Esteban Gómez from the ship
San Antonio of the Magellan expedition sighted the islands while
returning to Spain in 1522. The first English sighting was by John
Davis in 1592. In 1690 the British, led by Captain Strong, made the
first landing on the islands. Louis-Antoine de Bougainvillea
established the first permanent settlement on East Falkland in 1764.
The next year the British settled on West Falkland. When the Spanish
bought out the French in 1767 they claimed the whole archipelago. The
British made their own claim, and in 1770 reestablished their outpost
on West Falkland. The British remained in control of the islands until
1982. Argentina claimed the islands as theirs beginning in 1920.
On April 2, 1982 Argentinean troops landed on the
Falkland Islands. A month and a half later, June 20 Argentina agreed
to "an unnegotiated cease fire," and left the islands.
Argentina issued a set of stamps marking the 60th anniversary of its
claim to Antarctic territory, and renewing its claim to South Georgia,
South Orkney, and the South Sandwich Islands.
Argentina issued a stamp bearing a Spanish map of the Islas Malvinas
administered by Jacinto de Altolaguirre, governor of the Islas
Malvinas from 1754-1787 for the King of Spain.
Argentina issued this stamp in 1976, still asserting it claim to the
islands. The frigate "Heroina" pictured on the stamp was captained by
David Jewet, and British subject who took possession of the
islands for Argentina in 1820.
pair of stamps commemorates 153rd anniversary of the "Creation of the
Political and Military Command District of the Malvinas Islands," June
1829. The map identifies the Malvinas, South Georgia, and the South
Sandwich Islands as Argentine. Luis Venet was the first commander of
the Malvinas Political and Military Command District.
the same map as 1365, but with a flag rather than a slogan in the
the subject of the stamp is International Communications rather than
the border dispute, an implicit territorial claim is being made by
issuing a map stamp.
the Falkland Islands issued a set of six stamps showing maps of the
Falkland Islands from 18th century. The appear here in chronological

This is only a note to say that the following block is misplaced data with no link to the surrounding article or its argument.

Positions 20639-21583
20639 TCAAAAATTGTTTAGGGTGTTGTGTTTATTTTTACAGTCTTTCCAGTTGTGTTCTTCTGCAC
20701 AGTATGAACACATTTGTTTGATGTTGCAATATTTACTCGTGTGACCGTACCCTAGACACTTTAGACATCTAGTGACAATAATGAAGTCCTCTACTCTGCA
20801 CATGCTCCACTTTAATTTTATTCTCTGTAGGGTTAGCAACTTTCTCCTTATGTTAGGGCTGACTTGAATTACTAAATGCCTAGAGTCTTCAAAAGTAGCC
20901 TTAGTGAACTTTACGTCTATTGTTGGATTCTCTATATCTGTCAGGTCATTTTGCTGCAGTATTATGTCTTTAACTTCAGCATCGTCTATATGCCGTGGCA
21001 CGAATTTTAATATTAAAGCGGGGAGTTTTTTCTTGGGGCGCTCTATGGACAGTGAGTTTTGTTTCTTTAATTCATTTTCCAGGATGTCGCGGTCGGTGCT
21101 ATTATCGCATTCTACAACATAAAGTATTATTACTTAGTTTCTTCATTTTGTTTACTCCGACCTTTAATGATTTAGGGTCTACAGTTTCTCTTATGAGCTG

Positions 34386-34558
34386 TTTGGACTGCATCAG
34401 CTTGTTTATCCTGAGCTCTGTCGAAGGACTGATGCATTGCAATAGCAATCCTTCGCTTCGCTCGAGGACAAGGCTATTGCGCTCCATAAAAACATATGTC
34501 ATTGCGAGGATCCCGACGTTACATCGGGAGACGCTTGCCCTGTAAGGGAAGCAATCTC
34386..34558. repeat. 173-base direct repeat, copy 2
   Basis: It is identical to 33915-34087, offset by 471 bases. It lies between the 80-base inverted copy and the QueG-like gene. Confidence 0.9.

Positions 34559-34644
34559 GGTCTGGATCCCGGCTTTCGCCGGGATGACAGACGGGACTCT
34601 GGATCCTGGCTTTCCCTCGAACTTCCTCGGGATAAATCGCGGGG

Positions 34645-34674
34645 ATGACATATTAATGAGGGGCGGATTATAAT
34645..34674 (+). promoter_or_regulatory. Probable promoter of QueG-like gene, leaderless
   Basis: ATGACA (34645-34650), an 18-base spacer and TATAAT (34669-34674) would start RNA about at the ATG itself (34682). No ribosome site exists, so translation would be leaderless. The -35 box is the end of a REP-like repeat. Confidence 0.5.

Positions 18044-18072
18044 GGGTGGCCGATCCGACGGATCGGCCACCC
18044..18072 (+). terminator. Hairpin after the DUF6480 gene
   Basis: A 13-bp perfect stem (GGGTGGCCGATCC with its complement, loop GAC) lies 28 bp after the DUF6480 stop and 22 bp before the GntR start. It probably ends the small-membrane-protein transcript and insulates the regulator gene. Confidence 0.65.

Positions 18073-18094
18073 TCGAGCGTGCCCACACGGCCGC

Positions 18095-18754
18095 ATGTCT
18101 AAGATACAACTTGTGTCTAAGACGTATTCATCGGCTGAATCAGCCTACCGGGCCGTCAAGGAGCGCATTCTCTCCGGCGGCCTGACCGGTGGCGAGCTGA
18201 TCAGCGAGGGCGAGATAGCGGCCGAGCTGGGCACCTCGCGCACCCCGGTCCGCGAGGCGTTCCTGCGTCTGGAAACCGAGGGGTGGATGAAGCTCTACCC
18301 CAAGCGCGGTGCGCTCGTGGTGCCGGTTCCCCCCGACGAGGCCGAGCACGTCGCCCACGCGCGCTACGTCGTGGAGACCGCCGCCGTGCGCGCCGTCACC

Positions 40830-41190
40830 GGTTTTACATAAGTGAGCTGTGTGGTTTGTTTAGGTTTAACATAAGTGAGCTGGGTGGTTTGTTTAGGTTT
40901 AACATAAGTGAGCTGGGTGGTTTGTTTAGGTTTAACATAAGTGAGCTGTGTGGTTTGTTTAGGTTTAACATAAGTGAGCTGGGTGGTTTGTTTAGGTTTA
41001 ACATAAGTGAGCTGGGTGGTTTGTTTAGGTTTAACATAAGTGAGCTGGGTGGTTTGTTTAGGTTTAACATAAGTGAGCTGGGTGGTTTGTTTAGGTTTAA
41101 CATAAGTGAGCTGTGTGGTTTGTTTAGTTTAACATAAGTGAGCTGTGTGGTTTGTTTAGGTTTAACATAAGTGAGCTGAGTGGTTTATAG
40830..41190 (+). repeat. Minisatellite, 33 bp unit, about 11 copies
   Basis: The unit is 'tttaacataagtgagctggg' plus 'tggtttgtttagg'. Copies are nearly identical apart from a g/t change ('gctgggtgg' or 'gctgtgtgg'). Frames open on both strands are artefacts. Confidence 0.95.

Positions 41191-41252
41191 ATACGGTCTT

order of their publication.
This map is adapted from A Chart of the extreme Part
of South America in which are contain'd the Islands discover'd by the
Ships of St. Malo since 1700 the Western Part whereof is Still
unknown....Taken from a Draught in Monsr. Frezier's Voyage to ye Sea,
first published in 1716. The chart was used as an inset on
Emanuel Bowen's A New and Accurate Map of Chili, Terra Magellanica,
terra del Fuego, etc., London, 1747.
Louis Antoine de
Bougainville took possession of the islands in 1764, and established a
French colony at Port St. Louis. Jacque Nicolas Bellin used survey
information to draft a map, Carte des Isles Malouines ou Islaes
Nouvelles que les Anglois nomen aujourd'hui Isles de Falkland,
which was published in Bellin's Petit Atlas Maritime in 1764.
T. Boutflower published a
map in 1766. in which the British and French changed their islands.
Philip de Pretot's Carte
des Malouines nommees par les Anglois Isles Falkland appeared in
Louis Antoine de Bougainville's Voyage autour du Monde,
published in 1771.
is based on A Chart of Hawkin's Maidenland discouvered by Sr.
Richard Hawkins in 1574 and Falkland sound so called by Capn. John
Strong of the Farewell of London who sailed through it in 1689,
which appeared in Hawksworth's An Account of the Voyages undertaken
by the Order of his present Majesty for making Discouveries in the
southern Hemisphere, and successively performed by Commodore Byron,
Captain Wallis, Captain Cartaret and Captain Cook, published in
The English established a
colony on the west island in 1765. In 1766 Captain McBride prepared a
chart based on his surveys of the islands. The map identified as
Captain McBride's Survey 1766. It was published by Bowles and
Carver in 1779 as New One Sheet Draught of Falklands Islands.